Can Chinchillas Live Outside?

Domestic chinchillas are closely related to wild chinchillas, so you may think they can live outside. Other similar pets live in hutches and survive fine, but chinchillas are exotic, and aren’t like other pets. So what are the facts?

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Domestic chinchillas are closely related to wild chinchillas, so you may think they can live outside. Other similar pets live in hutches and survive fine, but chinchillas are exotic, and aren’t like other pets. So what are the facts?

Can you keep a chinchilla outside, in a hutch or otherwise? Wild chinchillas can live outside, but pet chinchillas can’t. The environment where you live is almost definitely unsuitable for chinchillas, as they need to avoid rain and warm direct sunlight. Otherwise, they will die. All owners keep their chinchillas indoors.

This may surprise you, as chinchillas have only been domesticated for a hundred years. But it’s true, and it’s vital for the welfare of your pet that it lives inside. Read our guide below to find out why, and what happens if you keep your chinchilla in a hutch outside…

Can My Chinchilla Live Outside?

Pet chinchillas cannot live outside. Wild chinchillas have the perfect habitat, but unless you live in northern Chile, the environment around you won’t be suitable for your pet.

Even if your pet lives in an outdoor chinchilla enclosure, it faces several risks to its safety, even its life. It also becomes much more likely that your pet will escape, so it’s more stressful for you. Here’s a brief table describing each of the reasons why housing your pet in an outdoor chinchilla hutch is a bad idea:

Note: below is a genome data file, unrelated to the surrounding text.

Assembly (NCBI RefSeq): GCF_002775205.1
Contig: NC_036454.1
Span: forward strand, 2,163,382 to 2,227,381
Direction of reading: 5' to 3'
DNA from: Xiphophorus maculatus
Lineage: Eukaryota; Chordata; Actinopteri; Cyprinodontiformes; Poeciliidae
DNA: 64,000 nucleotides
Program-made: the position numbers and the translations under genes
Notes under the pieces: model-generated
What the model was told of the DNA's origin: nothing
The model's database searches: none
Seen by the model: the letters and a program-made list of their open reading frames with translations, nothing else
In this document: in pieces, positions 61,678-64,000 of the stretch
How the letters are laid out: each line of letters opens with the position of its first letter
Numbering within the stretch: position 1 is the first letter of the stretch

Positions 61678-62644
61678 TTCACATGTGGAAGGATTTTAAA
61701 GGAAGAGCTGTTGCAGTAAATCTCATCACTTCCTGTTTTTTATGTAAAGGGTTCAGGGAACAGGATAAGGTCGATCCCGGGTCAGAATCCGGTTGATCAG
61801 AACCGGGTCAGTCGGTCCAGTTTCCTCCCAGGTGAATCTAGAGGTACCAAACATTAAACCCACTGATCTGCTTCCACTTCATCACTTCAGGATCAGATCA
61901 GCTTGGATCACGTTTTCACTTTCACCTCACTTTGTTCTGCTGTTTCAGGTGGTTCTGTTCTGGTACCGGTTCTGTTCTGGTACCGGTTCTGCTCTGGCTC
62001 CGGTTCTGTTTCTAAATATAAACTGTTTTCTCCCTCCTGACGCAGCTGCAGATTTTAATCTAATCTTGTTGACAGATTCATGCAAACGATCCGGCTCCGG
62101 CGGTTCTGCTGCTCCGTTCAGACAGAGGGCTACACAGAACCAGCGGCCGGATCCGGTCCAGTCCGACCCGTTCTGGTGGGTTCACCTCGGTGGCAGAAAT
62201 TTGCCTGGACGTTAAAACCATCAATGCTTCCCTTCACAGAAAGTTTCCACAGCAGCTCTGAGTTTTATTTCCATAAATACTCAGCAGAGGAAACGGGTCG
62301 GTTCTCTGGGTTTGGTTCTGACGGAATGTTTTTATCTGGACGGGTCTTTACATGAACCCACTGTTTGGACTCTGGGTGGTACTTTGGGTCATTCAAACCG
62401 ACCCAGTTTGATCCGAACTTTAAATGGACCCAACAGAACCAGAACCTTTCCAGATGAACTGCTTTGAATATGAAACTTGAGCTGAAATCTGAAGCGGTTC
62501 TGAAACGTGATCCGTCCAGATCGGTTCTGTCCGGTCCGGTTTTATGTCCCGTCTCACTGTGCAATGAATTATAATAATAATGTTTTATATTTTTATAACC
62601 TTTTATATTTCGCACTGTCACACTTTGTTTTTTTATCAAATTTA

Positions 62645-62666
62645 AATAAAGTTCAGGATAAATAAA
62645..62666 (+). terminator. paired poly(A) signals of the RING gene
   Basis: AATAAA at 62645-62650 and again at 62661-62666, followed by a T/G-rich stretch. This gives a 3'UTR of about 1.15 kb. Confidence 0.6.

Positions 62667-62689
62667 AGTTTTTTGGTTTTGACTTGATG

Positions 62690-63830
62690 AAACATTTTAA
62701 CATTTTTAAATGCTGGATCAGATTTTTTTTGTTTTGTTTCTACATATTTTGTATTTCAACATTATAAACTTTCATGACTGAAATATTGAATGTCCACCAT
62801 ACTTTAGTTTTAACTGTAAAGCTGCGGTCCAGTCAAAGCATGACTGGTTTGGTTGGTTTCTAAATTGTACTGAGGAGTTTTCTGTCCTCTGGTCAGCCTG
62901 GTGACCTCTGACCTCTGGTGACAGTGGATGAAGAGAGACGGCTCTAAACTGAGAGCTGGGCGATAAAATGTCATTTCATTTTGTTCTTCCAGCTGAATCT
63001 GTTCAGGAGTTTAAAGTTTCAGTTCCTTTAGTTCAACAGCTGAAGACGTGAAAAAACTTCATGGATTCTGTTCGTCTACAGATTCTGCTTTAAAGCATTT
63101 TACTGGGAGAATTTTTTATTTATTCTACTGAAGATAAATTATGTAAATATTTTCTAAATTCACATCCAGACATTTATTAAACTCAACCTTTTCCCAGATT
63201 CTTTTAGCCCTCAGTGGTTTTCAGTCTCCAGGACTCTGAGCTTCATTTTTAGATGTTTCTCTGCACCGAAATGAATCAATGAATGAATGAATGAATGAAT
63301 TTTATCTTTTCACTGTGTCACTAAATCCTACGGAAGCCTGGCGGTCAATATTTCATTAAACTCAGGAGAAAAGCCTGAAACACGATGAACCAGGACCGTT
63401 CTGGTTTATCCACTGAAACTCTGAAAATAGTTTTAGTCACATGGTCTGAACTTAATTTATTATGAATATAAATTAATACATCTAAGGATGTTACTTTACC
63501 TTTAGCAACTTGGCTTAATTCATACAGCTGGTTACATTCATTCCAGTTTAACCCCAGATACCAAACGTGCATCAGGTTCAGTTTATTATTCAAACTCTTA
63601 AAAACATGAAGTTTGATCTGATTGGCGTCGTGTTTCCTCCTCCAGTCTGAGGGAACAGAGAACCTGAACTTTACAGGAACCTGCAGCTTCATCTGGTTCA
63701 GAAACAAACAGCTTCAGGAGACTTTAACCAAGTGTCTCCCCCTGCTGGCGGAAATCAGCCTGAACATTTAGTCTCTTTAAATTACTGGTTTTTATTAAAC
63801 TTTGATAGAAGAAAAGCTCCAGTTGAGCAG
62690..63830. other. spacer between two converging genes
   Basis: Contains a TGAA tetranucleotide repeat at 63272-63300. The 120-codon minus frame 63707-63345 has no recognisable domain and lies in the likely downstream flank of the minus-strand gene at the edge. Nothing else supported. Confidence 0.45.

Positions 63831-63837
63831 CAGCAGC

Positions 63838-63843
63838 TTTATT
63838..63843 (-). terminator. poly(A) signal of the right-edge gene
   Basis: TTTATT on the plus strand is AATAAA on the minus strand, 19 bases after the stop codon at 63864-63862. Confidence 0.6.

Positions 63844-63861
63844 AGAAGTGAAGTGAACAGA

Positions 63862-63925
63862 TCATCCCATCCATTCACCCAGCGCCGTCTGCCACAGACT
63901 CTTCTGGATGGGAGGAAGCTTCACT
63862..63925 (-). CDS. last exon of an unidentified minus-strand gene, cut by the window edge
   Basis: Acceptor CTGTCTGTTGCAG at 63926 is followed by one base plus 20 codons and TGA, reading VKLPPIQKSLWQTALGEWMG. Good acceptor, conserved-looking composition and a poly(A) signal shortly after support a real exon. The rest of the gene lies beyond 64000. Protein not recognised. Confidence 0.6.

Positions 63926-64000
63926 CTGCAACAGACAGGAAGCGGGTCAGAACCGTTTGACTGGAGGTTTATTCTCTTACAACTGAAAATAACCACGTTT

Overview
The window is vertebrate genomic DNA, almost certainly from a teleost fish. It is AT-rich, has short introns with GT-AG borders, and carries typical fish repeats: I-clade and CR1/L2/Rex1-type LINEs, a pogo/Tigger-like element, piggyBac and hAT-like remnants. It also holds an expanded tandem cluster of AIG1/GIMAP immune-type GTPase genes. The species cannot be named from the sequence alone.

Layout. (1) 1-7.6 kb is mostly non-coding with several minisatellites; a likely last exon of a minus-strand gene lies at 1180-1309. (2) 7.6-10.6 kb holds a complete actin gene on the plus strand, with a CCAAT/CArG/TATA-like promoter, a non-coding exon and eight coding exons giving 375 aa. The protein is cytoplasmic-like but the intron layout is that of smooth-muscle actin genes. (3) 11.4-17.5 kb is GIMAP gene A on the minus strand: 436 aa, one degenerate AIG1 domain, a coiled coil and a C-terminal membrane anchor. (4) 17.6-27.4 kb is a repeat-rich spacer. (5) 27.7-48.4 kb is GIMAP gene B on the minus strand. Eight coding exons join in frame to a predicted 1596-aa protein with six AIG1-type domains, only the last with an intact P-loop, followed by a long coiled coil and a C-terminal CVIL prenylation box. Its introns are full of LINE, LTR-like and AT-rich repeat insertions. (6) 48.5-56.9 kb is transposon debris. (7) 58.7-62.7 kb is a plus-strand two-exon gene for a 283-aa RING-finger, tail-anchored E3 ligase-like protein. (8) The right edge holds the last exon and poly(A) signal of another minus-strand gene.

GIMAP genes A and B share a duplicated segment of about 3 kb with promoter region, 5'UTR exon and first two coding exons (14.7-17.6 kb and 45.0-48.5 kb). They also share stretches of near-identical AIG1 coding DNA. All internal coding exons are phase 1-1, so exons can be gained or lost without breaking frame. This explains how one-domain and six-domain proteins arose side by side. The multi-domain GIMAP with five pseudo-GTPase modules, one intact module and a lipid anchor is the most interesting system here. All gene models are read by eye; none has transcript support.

Issue Description Danger Level
Too Wet Chinchillas must stay dry. Getting wet and staying wet for a long time can kill a chinchilla. 10/10
Too Cold While chinchillas are adapted to cold, they avoid cold by hiding deep in rock crevices. They may not have such a good place to hide in the hutch you provide. 7/10
Too Hot Chinchillas overheat easily in full sun or on summer days. Overheating can kill. 10/10
Danger of Other Animals Depending on where you live, predators or other pets may try to break into your chinchilla’s outdoor cage. 7/10
Danger of Neglect If your pet’s hutch is outside, you can more easily forget about it. It may not have enough food, water or toys. 6/10
Danger of Escape If you accidentally leave your chinchilla’s hutch open outside, it can escape into the wild. 10/10

Keeping your chinchilla in an indoor enclosure avoids most of these problems (predators and unsuitable ambient temperature). If you put the enclosure somewhere suitable in the room, you can avoid all of them (like direct sunlight).

Do Chinchillas Live Outside?

Short tail chinchilla photo.Can chinchillas live outside? If they’re wild, they can. They have survived for millions of years outdoors. However, this doesn’t mean that your pet chinchilla can survive outdoors too.

The main reason is that wild chinchillas live in a specific habitat. They live in arid and semi-arid desert in South America. Arid places are typically warm, but at high altitudes, become cold because they’re exposed. They’re also exceptionally dry, and the place that chinchillas live is the driest place on earth.

Chinchillas have specifically adapted to live here. They have thick fur that holds in warmth, but shouldn’t ever get wet. This is perfect for the chinchilla’s natural habitat because it almost never rains, and when it does, chinchillas have rocks to shelter under. But wherever you live, it rains more than the chinchilla’s habitat.